Many Somalis come to the UK as spouses of a Somali British citizen or a settled individual with Indefinite Leave to remain in the UK. The requirements were, up to 29th November 2010, that the sponsor of a spouse from Somalia or anywhere else in the world be able to provide their spouse, on top of proving the legitimacy of their marriage or relationship, with adequate maintenance and accommodation. The sponsor also had to ensure that they convince the Entrance Clearance Officers in the British High Commissions and Embassies that they were intending to live with their spouse upon their arrival, that their spouse was above 21 years of age and that they had met their spouse physically. Now in addition to all of this, as of the 29th November 2010 immigration law changed to add that, further to all the above conditions, spouses been sponsored to the UK must pass an English Language test from an approved provider. There will be some exceptions as is always the case but most spouses will be caught by this rule. The justifications provided by the British government for this latest addition to the immigration rules concerning spouses, which heightens the entry threshold, is that they will integrate migrants, promote economic well being of the UK by encouraging integration and protecting services and it will ensure that migrants spouses are equipped to play their full part in British life and society. However, considering that cutting immigration numbers was one of the key pledges of the Conservative Party during the last general election, this new addition to the immigration rules arguably is aimed at doing just this.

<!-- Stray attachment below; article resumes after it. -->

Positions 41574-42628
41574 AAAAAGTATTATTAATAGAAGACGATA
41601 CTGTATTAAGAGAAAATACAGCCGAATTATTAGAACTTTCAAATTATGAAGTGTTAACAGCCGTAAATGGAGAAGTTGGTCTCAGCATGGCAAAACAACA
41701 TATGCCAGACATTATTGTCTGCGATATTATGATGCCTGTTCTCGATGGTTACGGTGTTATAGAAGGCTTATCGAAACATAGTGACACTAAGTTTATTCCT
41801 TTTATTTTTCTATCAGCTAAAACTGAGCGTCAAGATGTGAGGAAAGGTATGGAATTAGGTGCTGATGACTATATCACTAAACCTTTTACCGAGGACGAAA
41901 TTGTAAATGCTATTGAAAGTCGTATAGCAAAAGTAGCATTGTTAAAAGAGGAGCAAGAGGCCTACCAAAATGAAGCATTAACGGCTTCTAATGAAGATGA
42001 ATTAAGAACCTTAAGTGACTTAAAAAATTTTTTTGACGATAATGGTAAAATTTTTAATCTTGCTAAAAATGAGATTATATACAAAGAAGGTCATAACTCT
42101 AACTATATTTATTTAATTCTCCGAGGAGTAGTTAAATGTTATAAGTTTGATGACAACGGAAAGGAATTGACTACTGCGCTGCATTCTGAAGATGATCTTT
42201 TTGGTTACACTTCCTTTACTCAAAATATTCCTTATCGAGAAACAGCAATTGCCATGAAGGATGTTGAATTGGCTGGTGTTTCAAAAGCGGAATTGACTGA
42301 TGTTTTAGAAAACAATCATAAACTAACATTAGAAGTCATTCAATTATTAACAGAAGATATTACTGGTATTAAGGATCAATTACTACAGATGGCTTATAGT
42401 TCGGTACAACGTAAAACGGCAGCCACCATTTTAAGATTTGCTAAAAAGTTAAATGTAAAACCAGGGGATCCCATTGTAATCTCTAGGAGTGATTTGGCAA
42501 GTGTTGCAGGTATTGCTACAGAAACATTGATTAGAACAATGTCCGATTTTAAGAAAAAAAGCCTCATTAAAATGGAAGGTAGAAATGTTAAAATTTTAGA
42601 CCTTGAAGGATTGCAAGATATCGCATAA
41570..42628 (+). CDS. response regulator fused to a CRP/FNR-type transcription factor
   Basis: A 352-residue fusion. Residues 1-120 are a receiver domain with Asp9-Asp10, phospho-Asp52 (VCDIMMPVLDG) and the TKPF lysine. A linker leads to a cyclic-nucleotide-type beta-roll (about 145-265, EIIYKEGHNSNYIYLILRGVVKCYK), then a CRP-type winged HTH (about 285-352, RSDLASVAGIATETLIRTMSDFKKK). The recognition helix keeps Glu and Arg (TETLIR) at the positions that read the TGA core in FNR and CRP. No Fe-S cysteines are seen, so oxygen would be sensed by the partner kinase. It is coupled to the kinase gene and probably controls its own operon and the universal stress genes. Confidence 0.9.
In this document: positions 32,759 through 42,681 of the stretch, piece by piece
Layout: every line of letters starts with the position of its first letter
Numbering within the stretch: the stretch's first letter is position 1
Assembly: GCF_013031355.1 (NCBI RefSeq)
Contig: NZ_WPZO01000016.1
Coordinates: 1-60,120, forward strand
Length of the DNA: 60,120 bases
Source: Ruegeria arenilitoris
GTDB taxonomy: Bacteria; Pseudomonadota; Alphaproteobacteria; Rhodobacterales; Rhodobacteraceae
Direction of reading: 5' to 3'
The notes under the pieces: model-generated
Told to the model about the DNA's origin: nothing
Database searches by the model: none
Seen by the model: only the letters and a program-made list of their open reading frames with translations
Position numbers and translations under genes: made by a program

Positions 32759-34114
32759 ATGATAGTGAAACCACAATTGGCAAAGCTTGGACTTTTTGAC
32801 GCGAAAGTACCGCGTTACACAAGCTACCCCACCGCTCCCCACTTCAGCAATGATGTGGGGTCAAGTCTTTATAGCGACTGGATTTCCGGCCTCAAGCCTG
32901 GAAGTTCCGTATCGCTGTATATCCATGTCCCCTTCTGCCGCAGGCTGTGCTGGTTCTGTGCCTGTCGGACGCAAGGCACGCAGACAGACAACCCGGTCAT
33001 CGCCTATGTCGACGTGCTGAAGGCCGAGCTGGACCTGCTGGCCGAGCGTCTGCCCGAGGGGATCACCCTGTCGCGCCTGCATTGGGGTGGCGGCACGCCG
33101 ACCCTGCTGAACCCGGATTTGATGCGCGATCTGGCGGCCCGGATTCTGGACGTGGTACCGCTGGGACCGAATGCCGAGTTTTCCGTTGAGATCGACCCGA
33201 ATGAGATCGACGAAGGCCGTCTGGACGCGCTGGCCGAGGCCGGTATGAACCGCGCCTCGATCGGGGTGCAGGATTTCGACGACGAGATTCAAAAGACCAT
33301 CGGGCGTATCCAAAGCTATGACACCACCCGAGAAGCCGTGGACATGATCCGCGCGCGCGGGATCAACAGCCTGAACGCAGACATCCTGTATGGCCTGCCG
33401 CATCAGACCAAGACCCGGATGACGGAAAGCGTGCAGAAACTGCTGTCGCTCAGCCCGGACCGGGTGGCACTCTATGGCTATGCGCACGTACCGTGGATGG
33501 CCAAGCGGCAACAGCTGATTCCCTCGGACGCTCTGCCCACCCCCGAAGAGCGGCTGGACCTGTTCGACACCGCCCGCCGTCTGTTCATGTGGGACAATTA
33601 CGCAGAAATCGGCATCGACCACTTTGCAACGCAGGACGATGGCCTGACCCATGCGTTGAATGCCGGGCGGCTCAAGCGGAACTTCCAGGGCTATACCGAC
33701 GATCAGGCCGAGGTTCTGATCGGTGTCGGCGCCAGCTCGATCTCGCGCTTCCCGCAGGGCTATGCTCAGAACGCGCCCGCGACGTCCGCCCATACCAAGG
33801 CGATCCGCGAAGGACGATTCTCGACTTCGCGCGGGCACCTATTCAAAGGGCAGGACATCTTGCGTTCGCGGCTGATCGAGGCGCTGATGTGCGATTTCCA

Many Somalis living abroad, especially in Africa, get their misguided perceptions of Europe and England in particular, from the Somali Diaspora. The majority of Somalis living in Europe now live in the UK. Even those who have started off living in other European Union Member States and have been granted citizenship there have exercised their rights under European Union law to move freely within the member States to settle in the UK. The Somali Diaspora which single handedly keeps the fragile economies of the various regions of Somalia operating, have been irresponsible in inflating the myth of their own prosperity in Europe. Many members of the Diaspora living in the UK regularly go back for holiday to their regions of origin in Somalia if it is peaceful and the majority of these have built some form of business back home as well as enviable large homes that the majority of the residents of their region can only dream of owning. However, the fact is that Somalis in Europe and in the UK in particular, are among the poorest and most economically inactive ethnic groups. The reality is that the vast majority of Somalis, although some are entering higher education and finding employment in the labour market, live on state benefits and where they do work, they are employed in the catering, security and cleaning sectors which do not pay much above the legal minimum wage. Whether it is assumed by those living in Somalia through the remittance they receive from their family members abroad or from the large homes that are constructed near their own homes by the Somali Diaspora living in the UK or by the old fashion boastfulness of some members of the Diaspora, the idea that Europe offers them a sacred opportunity of a new life of prosperity and change is nothing more than a myth.